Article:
Screen capture from the video below.
The incident, which was caught on video, took place during a wedding celebration in Taiz in southwestern Yemen. As wedding guests dance to the Korean pop song “Gangnam Style”, one of them takes out a machine gun and fires into the air in celebration. However, he loses control of the weapon and ends up shooting several guests.
In the video below, reportedly filmed in late November, one of the guests fires a burst of shots at 1 minute 53. Shortly after, three bodies can be seen on the ground in a pool of blood.
Yemeni media reported the accident left one person dead and four others injured. The interior ministry said the person who fired the shots, a young man that the police knew by the nickname Timseh (“crocodile”), managed to flee during the confusion that followed the shooting.
Although banned by authorities, it is still very common in Yemen to fire shots into the air to celebrate weddings.

“For them, machine guns symbolise power and are a source of pride”

Saddam al-Ahdal recently launched a campaign against the carrying of firearms in the capital Sanaa, where he lives.
Carrying firearms is deeply rooted in Yemeni culture. Our grandfathers and our fathers were used to firing shots during family ceremonies, marriages, funerals etc. This makes it hard to change mentalities. And unfortunately, incidents like those in the video are very common in my country.

A law came into force in 1992 to regulate the bearing of arms. The law continues to allow citizens to own firearms to defend themselves, but they must get permits from the interior ministry. But in reality, the granting of permits does not follow any objective criteria; it just depends on the ministry employee’s mood.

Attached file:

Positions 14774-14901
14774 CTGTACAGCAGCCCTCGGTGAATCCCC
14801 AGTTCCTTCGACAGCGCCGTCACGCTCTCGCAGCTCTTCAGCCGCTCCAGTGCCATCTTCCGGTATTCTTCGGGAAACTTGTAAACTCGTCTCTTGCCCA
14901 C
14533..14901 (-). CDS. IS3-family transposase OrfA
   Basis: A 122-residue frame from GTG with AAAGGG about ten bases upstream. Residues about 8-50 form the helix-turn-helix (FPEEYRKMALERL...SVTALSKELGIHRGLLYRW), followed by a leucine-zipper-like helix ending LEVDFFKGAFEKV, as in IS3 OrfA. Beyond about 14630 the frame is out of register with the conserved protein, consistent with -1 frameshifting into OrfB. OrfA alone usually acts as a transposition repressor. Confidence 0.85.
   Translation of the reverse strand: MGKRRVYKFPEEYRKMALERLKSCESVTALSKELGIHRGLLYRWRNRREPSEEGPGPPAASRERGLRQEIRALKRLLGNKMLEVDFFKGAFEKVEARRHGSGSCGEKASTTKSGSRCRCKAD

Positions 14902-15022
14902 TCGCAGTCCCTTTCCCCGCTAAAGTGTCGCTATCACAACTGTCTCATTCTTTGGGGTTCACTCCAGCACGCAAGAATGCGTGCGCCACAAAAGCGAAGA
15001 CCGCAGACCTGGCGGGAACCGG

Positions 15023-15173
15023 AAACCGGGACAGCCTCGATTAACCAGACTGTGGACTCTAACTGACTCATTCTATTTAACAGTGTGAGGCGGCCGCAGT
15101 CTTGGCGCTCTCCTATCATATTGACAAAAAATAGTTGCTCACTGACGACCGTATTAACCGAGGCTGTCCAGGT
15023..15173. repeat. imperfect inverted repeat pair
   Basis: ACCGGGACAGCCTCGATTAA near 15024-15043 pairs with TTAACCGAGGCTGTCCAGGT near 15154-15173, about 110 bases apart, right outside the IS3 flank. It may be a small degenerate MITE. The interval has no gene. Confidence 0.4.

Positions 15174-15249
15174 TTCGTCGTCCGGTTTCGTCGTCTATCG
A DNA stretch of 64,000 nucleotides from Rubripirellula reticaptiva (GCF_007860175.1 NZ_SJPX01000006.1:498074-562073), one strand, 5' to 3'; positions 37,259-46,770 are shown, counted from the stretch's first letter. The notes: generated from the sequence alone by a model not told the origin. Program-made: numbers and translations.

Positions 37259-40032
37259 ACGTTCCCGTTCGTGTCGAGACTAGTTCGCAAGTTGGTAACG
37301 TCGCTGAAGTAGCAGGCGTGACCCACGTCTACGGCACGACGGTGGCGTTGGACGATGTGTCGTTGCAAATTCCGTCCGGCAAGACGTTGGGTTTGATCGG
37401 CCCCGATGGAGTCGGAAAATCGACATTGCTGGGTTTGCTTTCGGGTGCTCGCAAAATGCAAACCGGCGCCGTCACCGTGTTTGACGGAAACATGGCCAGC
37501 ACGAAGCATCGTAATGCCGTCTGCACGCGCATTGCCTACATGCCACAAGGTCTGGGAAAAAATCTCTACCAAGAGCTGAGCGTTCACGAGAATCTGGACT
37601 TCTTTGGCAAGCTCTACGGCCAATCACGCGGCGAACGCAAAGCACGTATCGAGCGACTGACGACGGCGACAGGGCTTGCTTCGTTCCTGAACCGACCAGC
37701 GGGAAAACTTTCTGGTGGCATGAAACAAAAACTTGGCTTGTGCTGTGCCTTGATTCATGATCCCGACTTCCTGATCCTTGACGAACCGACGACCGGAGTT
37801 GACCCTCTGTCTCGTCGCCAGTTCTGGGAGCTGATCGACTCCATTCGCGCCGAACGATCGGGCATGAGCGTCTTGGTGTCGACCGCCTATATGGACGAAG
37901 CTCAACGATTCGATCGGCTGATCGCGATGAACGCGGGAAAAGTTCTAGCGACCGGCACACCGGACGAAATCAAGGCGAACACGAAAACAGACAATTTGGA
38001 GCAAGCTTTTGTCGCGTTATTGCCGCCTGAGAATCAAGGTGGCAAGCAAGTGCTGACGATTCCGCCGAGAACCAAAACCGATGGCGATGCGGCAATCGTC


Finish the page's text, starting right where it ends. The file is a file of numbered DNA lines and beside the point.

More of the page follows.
In October, following a rise of killings and kidnappings in the capital, the authorities launched a campaign to control the flow of weapons. But this operation is not efficient. One of the participants of the campaign against weapons told me this anecdote, for example. He was queuing up at a checkpoint in his car. A soldier was getting ready to search the trunk of the car in front of him when his superior ordered him to stop. The officer then hugged the driver, whom he knew, and let him through…
Firearms are very common in tribal areas, but also among young people in big cities. Our campaign is targeted at them because they are the most irresponsible, and for them, machine guns symbolise power and are a source of pride. So we regularly organise meetings with young people in order to discuss the dangers of trivialising firearms.
The number of light firearms in circulation in Yemen is estimated at 50 million, for a population of 24 million. The country has the second largest number of firearms per capita, behind the United States.